HomeBreaking NewsArrest warrant issued for 12-year-old alleged killer driver

Arrest warrant issued for 12-year-old alleged killer driver

Summary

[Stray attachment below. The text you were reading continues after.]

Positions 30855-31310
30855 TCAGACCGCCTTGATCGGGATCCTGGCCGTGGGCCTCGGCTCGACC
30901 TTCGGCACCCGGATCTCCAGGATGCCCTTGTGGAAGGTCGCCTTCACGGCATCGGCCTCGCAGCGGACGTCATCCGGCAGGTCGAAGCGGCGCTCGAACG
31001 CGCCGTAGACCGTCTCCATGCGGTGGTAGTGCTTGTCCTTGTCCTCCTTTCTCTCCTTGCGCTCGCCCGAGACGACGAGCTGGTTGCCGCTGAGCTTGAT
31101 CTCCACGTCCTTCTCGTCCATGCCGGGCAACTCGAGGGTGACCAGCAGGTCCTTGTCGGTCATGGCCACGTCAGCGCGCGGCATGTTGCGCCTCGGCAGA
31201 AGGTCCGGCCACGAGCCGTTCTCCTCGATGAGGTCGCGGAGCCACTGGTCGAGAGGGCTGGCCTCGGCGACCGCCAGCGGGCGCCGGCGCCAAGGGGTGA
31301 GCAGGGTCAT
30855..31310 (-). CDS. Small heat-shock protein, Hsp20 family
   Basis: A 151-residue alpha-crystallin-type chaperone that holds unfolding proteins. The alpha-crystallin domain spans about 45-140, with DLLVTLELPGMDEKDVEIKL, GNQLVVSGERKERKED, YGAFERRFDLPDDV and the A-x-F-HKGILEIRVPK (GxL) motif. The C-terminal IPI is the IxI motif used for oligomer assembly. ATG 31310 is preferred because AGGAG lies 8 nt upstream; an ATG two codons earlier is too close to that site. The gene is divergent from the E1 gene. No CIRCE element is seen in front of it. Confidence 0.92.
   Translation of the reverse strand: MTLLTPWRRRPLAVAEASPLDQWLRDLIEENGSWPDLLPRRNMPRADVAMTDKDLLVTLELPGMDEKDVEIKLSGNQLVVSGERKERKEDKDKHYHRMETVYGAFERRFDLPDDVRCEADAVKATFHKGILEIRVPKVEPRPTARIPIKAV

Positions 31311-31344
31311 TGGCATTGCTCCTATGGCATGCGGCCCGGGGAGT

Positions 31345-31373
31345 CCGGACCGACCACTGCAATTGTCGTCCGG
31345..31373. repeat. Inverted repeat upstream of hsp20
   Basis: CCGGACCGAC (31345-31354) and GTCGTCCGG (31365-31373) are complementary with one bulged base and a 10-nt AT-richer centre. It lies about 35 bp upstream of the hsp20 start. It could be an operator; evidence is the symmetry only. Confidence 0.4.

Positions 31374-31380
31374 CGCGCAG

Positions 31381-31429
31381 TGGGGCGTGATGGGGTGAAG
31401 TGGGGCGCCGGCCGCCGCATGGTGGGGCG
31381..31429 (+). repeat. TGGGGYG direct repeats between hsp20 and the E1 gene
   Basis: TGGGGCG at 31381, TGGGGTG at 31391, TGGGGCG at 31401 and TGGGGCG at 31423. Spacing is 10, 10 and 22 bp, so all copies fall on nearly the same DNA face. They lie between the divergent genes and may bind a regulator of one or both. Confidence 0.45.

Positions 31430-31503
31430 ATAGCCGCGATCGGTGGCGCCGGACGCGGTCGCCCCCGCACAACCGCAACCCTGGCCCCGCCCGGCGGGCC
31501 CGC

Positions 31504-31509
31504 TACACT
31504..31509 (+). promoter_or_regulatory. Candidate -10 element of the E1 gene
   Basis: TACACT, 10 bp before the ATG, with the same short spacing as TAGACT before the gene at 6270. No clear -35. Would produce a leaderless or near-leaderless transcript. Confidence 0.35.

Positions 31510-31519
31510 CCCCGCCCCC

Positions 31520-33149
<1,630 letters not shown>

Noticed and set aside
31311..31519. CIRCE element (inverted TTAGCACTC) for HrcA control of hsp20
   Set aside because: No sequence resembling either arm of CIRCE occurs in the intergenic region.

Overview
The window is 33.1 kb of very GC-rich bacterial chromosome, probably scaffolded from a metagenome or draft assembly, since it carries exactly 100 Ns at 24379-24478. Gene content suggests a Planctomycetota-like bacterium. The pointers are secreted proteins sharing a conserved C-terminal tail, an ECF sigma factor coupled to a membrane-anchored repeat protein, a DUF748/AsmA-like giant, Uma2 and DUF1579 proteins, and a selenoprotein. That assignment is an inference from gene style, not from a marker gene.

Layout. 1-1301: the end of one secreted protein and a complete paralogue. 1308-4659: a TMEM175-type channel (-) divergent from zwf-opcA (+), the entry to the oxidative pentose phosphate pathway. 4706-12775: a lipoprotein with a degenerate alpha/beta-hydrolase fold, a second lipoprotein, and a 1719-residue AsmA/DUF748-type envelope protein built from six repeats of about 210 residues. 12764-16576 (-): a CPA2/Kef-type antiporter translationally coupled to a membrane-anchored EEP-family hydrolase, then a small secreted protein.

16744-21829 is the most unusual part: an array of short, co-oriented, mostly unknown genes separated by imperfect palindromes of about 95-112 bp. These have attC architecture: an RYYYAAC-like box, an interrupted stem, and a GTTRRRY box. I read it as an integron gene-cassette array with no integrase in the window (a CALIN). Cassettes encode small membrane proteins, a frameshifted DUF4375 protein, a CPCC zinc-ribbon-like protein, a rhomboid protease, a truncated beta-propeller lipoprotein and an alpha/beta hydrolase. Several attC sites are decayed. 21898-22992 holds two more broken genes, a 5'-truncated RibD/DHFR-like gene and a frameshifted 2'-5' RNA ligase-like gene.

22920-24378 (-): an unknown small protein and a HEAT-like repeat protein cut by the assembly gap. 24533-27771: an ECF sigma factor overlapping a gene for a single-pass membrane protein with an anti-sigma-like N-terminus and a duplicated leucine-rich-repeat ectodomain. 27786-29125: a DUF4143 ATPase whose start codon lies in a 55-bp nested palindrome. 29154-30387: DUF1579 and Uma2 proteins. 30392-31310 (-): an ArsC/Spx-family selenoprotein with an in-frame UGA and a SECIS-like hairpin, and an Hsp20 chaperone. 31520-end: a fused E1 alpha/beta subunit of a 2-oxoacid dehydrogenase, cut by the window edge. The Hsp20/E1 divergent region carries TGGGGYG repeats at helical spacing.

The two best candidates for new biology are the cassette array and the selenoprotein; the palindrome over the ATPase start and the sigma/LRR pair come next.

On Wednesday the boy – whose identity is automatically suppressed under state law – was scheduled to appear before the District Court.Prosecutors had filed an application to have his bail revoked ahead of his trial, which is scheduled to begin in the second week of May.However, the boy did not attend court to answer his bail, and Judge Heath Barklay issued a warrant for his arrest.It is not the first time the boy has failed to attend court – a hearing in November, scheduled for 45 minutes, was cancelled after hearing he had “gone missing”.A 12 year-old boy is being investigated at a crash at Whyalla.The boy has pleaded not guilty to one count each of causing death, and of causing harm, by dangerous driving.The charges arise from an incident at Jubilee Park, Whyalla Stuart, in July 2020 when a Holden Commodore lost control and rolled into scrub.One of its passengers, aged 20, died of his injuries while a second passenger 11, suffered multiple limb injuries.Initially, the case against the boy – who sustained only minor injuries – was heard in the Youth Court.His lawyers argued the case should not proceed at all, saying he is too young to have capacity to have legally committed the crime.Prosecutors persisted, however, and were successful in their application to have the matter tried in the adult jurisdiction of the District Court.Prior to 2017, judges were obliged to sentence child offenders under the terms of youth justice – prioritising care, correction and guidance over penalty – even in adult courts.However, former Attorney-General John Rau SC introduced laws allowing juveniles to be sentenced as adults in order to “come into line with mainstream opinion”.That prompted renewed scrutiny of the age of criminal liability, with advocates calling for it to be raised from 10 years to 14 years.In January, Commissioner for Children and Young People Helen Ms Connolly said South Australia was making “slow but positive progress” against United Nations benchmarks.

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